The roof of a multi-family property is an element that is probably most similar to that of a single-family property. Roofs need review for both their condition and their remaining useful life. The challenge in inspecting the roof on a multi-family property comes from the need to inspect it in different units. Not all multi-family properties are organized identically, and the access to the roof may need to be inspected in each unit individually, making for a lengthier process.
Structure and Foundation
Similarly to the roof inspection, structure and foundation inspections may require more time during multi-family property inspection compared to a single-family property inspection. Additionally, structural inspections in multi-family properties typically involve looking at more structures, as the units have their own structures to account for that separate them from one another.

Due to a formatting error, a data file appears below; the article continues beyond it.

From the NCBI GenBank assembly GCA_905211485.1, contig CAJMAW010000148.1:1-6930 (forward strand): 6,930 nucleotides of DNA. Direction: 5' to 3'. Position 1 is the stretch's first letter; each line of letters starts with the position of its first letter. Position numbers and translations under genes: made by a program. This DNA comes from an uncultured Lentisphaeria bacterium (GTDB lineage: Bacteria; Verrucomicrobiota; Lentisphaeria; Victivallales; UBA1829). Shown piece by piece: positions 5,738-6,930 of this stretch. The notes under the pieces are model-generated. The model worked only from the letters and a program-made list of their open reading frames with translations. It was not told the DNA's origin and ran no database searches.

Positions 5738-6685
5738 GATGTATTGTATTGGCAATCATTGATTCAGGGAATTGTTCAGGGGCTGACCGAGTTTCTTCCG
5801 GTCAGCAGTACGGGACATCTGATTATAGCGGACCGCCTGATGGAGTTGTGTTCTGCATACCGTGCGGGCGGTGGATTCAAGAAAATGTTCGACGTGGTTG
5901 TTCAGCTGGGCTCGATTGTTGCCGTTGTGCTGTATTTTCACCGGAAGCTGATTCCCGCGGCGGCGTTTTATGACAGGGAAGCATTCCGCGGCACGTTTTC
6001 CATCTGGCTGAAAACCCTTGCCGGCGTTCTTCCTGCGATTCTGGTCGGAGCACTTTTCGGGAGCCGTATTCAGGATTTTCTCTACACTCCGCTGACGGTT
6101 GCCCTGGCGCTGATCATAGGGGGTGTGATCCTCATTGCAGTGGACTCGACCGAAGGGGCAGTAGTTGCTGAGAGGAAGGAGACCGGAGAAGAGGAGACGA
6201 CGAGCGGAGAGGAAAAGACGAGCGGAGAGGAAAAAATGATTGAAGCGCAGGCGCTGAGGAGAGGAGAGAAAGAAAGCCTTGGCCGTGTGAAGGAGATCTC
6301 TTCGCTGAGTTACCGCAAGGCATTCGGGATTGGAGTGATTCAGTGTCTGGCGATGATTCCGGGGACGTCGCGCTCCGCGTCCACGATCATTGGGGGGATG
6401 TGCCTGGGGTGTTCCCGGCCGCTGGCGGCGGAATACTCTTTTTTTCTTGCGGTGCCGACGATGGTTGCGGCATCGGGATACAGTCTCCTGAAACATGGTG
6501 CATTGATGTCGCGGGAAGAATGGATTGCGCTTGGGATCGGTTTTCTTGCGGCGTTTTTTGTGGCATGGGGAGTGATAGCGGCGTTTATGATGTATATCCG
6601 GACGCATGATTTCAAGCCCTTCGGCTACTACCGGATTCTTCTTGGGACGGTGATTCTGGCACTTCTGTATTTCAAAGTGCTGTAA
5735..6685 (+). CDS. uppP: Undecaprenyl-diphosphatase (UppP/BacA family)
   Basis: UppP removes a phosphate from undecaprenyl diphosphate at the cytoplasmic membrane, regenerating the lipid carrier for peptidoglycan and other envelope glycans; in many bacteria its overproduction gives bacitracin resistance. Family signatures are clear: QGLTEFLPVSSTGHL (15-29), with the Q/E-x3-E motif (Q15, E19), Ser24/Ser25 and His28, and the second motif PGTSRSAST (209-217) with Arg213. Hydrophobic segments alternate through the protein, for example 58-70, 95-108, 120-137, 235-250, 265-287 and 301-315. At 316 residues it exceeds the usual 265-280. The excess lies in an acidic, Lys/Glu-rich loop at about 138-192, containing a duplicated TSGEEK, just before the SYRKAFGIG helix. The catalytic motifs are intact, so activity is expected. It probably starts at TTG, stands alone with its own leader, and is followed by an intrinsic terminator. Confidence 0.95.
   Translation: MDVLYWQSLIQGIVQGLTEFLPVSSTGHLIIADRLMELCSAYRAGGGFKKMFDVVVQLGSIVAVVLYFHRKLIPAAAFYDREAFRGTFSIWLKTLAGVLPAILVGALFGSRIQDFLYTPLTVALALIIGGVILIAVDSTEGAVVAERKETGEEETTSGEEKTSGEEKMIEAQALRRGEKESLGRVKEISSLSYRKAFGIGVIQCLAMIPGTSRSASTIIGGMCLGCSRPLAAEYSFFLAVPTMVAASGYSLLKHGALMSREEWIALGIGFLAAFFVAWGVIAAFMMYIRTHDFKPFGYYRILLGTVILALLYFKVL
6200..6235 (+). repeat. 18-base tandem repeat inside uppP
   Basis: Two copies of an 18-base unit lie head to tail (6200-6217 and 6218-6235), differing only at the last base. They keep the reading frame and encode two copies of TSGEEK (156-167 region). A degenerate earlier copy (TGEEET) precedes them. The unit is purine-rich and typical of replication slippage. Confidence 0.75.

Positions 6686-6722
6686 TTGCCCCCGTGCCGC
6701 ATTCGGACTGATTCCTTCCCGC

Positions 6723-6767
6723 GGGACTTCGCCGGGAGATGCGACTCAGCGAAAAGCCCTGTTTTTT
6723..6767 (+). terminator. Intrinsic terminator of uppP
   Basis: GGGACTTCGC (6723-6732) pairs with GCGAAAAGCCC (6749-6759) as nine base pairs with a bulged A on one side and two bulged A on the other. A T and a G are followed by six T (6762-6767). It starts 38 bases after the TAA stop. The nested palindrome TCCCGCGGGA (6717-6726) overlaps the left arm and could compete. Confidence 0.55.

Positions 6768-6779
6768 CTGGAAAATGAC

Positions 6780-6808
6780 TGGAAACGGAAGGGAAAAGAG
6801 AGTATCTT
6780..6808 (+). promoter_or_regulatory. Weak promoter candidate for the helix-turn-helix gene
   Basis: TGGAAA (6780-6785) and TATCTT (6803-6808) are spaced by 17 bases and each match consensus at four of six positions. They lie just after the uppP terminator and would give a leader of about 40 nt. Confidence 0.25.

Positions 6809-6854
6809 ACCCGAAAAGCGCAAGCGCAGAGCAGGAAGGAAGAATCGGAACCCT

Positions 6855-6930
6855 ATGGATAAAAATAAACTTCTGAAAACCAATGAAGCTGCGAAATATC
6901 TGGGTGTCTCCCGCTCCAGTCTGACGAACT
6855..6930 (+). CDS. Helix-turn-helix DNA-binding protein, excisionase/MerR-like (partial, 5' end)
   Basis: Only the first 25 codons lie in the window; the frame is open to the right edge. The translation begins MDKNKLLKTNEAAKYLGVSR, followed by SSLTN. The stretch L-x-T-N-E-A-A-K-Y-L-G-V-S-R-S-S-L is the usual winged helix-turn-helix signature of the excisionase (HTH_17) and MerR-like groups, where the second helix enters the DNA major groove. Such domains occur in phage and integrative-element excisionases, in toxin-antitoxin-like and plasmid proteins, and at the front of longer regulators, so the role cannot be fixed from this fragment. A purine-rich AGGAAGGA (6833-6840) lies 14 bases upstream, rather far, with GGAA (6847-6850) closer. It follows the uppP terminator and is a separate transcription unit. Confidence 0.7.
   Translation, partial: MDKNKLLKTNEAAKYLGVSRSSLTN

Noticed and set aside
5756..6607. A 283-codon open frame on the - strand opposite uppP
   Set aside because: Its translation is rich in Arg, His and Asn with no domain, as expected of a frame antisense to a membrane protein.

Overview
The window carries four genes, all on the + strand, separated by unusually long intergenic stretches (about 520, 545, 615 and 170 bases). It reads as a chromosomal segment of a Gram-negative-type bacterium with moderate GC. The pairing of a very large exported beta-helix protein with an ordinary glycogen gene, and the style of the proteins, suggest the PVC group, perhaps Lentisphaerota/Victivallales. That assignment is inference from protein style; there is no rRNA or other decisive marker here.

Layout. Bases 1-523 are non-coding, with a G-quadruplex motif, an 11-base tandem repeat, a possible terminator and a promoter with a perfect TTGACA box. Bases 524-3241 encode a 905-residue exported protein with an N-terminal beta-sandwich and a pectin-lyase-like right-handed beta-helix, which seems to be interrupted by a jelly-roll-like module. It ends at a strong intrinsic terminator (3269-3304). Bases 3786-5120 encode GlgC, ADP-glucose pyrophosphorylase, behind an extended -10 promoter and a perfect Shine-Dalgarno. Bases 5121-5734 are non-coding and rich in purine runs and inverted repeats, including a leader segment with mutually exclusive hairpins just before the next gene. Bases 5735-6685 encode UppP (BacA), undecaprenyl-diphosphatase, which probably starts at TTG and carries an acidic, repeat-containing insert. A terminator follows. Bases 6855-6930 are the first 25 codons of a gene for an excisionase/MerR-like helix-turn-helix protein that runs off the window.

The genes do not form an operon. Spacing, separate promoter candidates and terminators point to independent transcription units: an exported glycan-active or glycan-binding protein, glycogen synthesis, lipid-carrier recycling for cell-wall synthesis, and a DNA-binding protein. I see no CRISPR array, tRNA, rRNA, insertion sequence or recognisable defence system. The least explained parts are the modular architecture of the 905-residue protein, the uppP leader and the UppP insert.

Most importantly, multi-family property owners have a legal obligation to keep their structures safe for residential living and are responsible for the lives of those tenants living in the property.
The inspection of electrical systems in multi-family properties also lends itself to being more tedious than that of a single-family property. Each individual unit can have its own circuit breaker and electrical panel. The wiring in each unit is specific to the unit itself, as well. This can often mean issues in one unit may not be present in another unit.
Heating, ventilation and air conditioning systems in multi-family properties can include individual central units, individual window units, on one centralized HVAC system for the entire property. Scope of HVAC system inspection depends on the size, type, and integration of the property’s system being inspected.
When inspecting a multi-family property, plumbing inspections are crucial. Not only does every unit require a thorough inspection, but the entire plumbing system as a whole should be thoroughly inspected. Problems in one unit may originate somewhere else. For example, a leak in a downstairs residence can be traced to an upstairs unit – or the roof. Leaks that go unnoticed can have a major, long-lasting impact on the health of the property (and the tenants, via mold exposure).